Biotech Updates

Research Reveals the Light Mechanism that Regulates Rice Flowering Time

July 13, 2022

Researchers from the Instituto de Tecnologia Química e Biológica António Xavier da Universidade NOVA de Lisboa (ITQB NOVA), Leibniz Institute of Vegetable and Ornamental Crops (IGZ) and the Institute of Biochemistry and Biology and Potsdam University have clarified the role of the photoperiod and circadian clock components in regulating rice flowering time.

The circadian clock is present in most living beings. In plants, the circadian clock and light signals result in photoperiodism, the physiological response to light periods that influence flowering time. Photoperiodism varies between species so Arabidopsis thaliana needs short nights to flower, while rice requires long nights. This study revealed that, in rice, it is the light receptor phytochrome B that makes the connection between light and the Evening Complex, thus regulating the flowering time. The Evening Complex is a component of the circadian clock and consists of a group of proteins that are active during the night and that regulate proteins linked to flowering.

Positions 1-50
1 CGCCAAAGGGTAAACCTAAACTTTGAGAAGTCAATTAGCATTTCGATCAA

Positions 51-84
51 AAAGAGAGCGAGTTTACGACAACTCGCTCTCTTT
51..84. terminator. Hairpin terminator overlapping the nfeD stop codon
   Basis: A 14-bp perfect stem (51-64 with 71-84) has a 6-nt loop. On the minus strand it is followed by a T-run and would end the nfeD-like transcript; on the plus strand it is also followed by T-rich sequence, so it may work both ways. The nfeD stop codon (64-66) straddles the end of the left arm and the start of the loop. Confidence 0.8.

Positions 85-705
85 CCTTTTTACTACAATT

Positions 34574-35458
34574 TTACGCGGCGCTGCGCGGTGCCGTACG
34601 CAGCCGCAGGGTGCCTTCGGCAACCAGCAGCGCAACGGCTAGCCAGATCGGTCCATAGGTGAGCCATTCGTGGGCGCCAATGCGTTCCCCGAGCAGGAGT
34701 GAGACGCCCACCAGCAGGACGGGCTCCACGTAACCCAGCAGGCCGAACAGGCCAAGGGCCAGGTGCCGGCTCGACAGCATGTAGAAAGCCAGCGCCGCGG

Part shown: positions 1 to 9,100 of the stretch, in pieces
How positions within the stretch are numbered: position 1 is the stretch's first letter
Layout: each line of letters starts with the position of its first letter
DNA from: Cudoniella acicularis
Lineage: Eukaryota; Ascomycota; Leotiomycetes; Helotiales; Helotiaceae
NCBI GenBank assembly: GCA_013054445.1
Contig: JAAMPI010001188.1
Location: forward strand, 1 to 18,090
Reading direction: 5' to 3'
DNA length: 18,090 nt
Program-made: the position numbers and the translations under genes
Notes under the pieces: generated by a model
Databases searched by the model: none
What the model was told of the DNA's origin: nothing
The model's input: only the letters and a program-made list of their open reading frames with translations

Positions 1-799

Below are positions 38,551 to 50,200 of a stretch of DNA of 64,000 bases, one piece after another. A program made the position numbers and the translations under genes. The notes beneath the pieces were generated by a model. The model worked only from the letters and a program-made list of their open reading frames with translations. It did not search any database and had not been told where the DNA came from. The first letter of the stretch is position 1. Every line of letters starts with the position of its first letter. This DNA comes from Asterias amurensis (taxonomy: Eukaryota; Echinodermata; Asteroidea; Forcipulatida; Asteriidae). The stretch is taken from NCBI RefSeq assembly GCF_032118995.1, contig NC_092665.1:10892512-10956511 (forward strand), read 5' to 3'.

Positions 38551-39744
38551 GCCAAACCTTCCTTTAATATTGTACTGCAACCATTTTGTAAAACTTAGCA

The research team found that when activated by light, phytochrome B inactivates EARLY FLOWERING 3-1 (ELF3-1), one of the Evening Complex proteins. This leads to repression of flowering, and later to late flowering. The researchers also showed that in phytochrome B mutants, the ELF3-1 protein is always active during day and night, and these plants flowered much earlier. The study also clarifies the crucial role that the Evening Complex plays in flowering.

Through the CRISPR-Cas9 technique, the researchers studied rice variants with inactive Evening Complex proteins, including ELF3-1, ELF3-2, and LUX ARRHYTHMO (LUX). They found that plants without the Evening Complex components never flowered, regardless of the duration of light periods, leading the research team to conclude that the activity of this complex is essential to induce flowering in rice.

For more details, read the news article on the ITQB NOVA website.

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